Nebraska conservation officers rescue bald eagle before blizzard

Nebraska conservation officers rescue bald eagle before blizzard
Utility workers and conservation officers in Nebraska helped rescue a wounded bald eagle before a blizzard hit the area. (TF-Images/Getty Images)

An injured American bald eagle was befriended by Nebraska conservation officers, who saved its life before a blizzard hit the area.

The 2-year-old male bird was found Thursday by Norris Public Power District utility workers near Friend, located west of Lincoln, KETV reported. The workers were clearing tree limbs around power lines before an expected blizzard when they found the wounded eagle under a creek bridge, the television station reported.

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The workers called the Nebraska Game and Parks Commission, which sent officers to the site.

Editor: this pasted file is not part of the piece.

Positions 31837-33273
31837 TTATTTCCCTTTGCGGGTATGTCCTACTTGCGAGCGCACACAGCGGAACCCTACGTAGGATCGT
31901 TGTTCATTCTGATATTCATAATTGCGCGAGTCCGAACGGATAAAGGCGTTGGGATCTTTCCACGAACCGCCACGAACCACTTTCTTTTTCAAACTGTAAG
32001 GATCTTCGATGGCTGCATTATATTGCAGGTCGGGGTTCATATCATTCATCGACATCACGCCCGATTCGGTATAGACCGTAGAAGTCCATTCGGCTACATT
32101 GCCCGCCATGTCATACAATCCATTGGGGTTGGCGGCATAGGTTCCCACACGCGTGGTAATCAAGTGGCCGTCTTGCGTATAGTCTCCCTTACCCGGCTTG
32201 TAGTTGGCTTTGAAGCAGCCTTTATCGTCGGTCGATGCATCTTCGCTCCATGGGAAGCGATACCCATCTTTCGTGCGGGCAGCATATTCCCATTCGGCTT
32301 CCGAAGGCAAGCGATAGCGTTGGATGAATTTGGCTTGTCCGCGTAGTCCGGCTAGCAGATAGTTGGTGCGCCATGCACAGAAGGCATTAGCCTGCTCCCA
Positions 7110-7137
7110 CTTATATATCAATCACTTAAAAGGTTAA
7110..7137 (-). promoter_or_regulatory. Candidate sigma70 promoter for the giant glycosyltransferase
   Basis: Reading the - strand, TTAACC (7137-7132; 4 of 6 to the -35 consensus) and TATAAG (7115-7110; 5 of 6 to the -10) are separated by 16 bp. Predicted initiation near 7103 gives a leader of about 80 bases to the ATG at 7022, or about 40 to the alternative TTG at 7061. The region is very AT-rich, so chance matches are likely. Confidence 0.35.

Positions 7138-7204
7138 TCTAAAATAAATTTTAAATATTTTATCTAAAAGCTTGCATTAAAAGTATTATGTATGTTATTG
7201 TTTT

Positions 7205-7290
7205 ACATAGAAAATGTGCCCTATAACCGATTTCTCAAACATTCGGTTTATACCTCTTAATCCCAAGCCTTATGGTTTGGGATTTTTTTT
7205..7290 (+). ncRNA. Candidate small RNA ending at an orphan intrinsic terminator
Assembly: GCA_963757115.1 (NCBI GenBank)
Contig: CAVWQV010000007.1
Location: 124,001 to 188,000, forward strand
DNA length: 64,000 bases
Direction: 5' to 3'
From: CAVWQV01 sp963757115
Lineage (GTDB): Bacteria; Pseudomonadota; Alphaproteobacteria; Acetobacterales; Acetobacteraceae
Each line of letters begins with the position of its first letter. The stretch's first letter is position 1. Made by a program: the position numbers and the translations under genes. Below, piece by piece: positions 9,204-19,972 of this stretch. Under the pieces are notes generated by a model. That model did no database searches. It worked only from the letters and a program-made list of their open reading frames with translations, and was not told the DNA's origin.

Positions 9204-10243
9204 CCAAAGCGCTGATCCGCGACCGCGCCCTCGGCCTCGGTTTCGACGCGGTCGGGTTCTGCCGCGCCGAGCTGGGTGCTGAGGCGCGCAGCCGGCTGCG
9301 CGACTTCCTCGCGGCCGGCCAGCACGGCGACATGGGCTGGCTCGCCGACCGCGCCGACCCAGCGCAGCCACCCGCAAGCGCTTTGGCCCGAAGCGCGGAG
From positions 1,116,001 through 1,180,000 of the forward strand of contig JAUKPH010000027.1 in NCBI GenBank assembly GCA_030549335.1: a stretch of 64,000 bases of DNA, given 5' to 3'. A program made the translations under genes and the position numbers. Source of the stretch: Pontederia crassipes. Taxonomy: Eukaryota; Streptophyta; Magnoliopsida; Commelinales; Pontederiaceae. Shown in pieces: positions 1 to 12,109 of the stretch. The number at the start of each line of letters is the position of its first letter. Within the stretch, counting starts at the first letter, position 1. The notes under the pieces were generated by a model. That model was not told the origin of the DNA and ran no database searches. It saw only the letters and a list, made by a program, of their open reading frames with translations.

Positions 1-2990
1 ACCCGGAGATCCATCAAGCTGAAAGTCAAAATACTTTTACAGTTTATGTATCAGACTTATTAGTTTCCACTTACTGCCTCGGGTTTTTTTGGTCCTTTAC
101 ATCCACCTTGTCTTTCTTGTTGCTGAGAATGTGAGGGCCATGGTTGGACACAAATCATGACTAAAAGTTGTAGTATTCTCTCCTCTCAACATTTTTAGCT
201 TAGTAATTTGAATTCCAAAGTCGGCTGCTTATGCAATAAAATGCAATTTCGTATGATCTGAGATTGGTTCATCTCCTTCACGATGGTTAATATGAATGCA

“It tried to flap its wings and it fell into the water,” Conservation Officer Bryce Streger told KETV. “The front was coming through. So we knew we had to move fast.”

The conservation officers, with the help of utility workers, were able to hoist the eagle out of the embankment.

The bird, who was underweight, suffered a battered leg and wing, Betsy Finch, the director of the Raptor Conservation Alliance Center, told KETV.

The raptor was brought to the center Thursday evening before the blizzard hit the area.

“Oh, he probably wouldn’t have made it much longer,” Finch told KETV.

Streger said he has rescued several wildlife animals over the years, but said saving a bald eagle was special.

“Obviously an American eagle is symbolic. It definitely has a special meaning,” Streger told KETV.